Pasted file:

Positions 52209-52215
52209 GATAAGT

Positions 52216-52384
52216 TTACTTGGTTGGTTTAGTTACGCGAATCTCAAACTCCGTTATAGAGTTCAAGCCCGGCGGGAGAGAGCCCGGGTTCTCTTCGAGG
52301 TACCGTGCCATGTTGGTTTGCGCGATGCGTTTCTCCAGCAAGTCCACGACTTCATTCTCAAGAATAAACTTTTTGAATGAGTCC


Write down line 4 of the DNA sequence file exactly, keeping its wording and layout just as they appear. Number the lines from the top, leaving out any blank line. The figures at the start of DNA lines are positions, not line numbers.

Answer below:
52216 TTACTTGGTTGGTTTAGTTACGCGAATCTCAAACTCCGTTATAGAGTTCAAGCCCGGCGGGAGAGAGCCCGGGTTCTCTTCGAGG